The Madness of March Bears a New HR Term: “Cultural-Fit-ology”

Kathy Rapp Culture, Employment Branding and Culture, Engagement and Satisfaction, Kathy Rapp, Leadership, Retention, Sports

After reading my post about happiness at work even if you don’t work at Zappos, my friends at OpenView reached out and asked me to weigh-in on their “Cultural-Fit-ology March Madness” tournament.  Clearly, even if you don’t follow college hoops, you have to have heard of March Madness, so stay with me.

OpenView listed a “sweet sixteen” of top tech companies the likes of Apple, Google, HubSpot, Twitter, SEOmoz, Rackspace, etc. to determine who has the best tech culture of the bunch.  Joined by fellow FOT buddy William Tincup, I incorrectly predicted the final four but redeemed myself with the championship match.  But really, who would have thought HubSpot and SEOmoz would have pulled a Florida Gulf Coast on the likes of Google and Dropbox!!

What’s at the heart of this competition? Culture. And while we are constantly bombarded with images, sound-bites and colleagues talking smack about how awesome the culture is at Facebook, Amazon, Apple and Zappos – none of these players made it out of the sweet sixteen.  True, this wasn’t an overly scientific method of picking the best tech culture, but you would have thought by headcount alone the more branded names would have gone farther in the brackets.

Yet it was the 300+ and 100+ employee organizations that ended up in the finals.

I’ll admit I’d never even heard of SEOmoz and now I’m in awe of their TAGFEE code, even if I didn’t show much love for Roger.  Then there’s HubSpot, who I need to send a case of Shiner to for their beer fridge, whose business model and culture go hand-in-hand.  They too have a clear “Culture Code“.  By coincidence, I had downloaded some info from their site and got a sales call as the final match up was being announced.  I told the sales rep I rooting for them as they were in the finals…which was news to him.  He ended the call by saying thanks for the inside scoop and he was off to tell the rest of the team so the celebrations could begin (along with the voting).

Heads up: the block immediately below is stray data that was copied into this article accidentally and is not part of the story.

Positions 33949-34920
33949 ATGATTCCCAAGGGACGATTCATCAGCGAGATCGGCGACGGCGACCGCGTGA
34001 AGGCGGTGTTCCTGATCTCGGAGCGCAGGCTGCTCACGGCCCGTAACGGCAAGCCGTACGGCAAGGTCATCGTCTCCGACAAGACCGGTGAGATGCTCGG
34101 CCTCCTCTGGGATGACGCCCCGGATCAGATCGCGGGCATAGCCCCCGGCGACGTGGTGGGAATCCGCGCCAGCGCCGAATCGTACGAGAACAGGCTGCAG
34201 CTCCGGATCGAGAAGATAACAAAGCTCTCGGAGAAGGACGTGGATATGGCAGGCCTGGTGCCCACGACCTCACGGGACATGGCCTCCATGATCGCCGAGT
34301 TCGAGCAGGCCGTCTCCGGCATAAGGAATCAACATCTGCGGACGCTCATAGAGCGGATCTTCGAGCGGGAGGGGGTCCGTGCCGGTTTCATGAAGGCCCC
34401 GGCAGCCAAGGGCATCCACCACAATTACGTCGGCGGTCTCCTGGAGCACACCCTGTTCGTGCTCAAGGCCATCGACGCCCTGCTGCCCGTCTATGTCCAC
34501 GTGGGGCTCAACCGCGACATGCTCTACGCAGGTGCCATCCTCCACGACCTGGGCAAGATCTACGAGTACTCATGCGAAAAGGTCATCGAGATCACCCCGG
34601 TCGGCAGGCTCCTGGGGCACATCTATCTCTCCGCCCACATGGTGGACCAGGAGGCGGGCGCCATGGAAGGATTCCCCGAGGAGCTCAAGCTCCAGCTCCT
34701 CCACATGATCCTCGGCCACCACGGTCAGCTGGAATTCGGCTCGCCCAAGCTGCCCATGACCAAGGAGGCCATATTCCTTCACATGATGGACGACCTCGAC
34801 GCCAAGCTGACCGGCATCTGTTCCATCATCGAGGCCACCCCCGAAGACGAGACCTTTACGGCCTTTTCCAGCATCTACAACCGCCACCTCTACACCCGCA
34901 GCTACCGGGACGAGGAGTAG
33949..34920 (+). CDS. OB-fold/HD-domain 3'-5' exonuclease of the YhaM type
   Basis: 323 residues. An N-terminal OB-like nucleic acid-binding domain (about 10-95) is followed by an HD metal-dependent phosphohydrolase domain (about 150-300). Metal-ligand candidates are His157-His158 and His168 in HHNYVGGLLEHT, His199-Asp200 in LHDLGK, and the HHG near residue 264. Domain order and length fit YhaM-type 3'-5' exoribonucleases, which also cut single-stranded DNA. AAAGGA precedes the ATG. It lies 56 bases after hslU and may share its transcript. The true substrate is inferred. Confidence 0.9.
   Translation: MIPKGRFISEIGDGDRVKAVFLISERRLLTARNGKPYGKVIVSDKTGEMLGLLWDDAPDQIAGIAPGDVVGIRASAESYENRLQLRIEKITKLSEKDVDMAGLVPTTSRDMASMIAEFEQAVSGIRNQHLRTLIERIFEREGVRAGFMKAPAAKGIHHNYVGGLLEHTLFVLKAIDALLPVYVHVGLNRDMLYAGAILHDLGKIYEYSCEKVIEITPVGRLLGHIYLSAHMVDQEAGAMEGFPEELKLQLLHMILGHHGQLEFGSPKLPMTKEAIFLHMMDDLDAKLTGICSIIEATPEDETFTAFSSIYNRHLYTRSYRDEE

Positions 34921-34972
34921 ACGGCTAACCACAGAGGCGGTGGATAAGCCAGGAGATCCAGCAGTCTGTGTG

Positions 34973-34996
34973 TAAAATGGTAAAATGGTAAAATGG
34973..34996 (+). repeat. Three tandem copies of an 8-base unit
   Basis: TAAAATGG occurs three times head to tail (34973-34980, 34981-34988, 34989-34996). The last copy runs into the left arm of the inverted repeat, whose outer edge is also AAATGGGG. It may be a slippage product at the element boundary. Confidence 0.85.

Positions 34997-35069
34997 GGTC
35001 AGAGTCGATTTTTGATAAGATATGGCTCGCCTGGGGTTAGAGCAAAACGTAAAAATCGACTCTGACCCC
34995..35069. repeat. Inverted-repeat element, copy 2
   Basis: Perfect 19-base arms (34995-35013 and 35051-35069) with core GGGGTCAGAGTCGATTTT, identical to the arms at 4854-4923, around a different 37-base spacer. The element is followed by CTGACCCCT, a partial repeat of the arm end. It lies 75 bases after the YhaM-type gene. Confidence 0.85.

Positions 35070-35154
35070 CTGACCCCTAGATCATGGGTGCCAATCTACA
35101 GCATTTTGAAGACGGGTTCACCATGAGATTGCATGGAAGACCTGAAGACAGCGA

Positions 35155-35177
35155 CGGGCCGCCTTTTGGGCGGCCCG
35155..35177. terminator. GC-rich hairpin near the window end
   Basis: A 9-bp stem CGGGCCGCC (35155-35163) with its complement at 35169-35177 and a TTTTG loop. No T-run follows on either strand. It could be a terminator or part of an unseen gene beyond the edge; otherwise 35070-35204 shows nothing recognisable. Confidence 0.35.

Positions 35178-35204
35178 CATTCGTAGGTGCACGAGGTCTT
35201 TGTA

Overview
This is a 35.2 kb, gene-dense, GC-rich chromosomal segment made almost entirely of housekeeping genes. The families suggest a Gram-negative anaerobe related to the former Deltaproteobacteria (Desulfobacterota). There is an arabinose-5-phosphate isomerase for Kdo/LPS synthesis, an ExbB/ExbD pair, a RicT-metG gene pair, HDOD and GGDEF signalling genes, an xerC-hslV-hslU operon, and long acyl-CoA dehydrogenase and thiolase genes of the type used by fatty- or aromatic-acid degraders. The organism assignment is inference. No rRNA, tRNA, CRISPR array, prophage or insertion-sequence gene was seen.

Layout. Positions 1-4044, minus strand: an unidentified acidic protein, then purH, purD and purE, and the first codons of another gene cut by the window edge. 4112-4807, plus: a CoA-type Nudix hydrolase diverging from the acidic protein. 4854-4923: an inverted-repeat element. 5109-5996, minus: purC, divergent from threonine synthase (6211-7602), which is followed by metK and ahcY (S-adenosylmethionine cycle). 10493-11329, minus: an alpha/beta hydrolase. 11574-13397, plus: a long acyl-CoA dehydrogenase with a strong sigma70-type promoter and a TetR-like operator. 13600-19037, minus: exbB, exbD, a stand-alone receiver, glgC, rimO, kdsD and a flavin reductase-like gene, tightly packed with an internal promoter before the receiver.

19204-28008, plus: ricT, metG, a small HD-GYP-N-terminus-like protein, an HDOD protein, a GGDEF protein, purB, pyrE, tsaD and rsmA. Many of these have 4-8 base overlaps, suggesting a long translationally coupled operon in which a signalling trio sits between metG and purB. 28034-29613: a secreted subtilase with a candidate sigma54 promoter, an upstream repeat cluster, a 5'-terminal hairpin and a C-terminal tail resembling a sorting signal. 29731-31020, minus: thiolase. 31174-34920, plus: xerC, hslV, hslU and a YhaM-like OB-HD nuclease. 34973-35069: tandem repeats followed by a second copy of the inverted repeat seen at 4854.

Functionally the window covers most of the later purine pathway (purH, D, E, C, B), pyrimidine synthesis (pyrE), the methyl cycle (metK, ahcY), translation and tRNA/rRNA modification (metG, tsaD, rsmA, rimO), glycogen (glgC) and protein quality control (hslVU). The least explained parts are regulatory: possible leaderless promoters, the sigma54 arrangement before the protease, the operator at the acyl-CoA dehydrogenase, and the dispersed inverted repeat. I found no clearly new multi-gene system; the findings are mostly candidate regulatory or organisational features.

Honestly, it was a test.  I wanted to see if an entry-level sales rep making a cold call would even know they were in this competition.  Not only did he know but he knew who they’d beat out and was SUPER jazzed about rallying everyone else.

You may think driving excitement/engagement/retention is easier at a smaller org; and perhaps it is.  Having worked in large and small companies I think it’s tougher to drive such culture in smaller organizations because the expectations from employees tend to be much higher.  Of course there will be transparency.  Of course there will be constant buy-in sought.  Of course there will be beer!!!

Cultural-Fit-ology.  Yeah… there are probably better mashed-up words but this word fits the essence of what this contest was all about.  The value-driven culture connection between a company, its employees and its customers.

Kathy Rapp
Kathy Rapp is the CEO of hrQ where she helps companies find groovy HR Talent for permanent or project roles across the country. Prior to joining hrQ Kathy booked more than 15 years of diverse HR leadership experience working in F500s and start-up organizations. A connoisseur of the intersection between pop culture and business, Kathy believes many talent insights can be gleamed from the succession planning lessons experienced by Van Halen and AC/DC.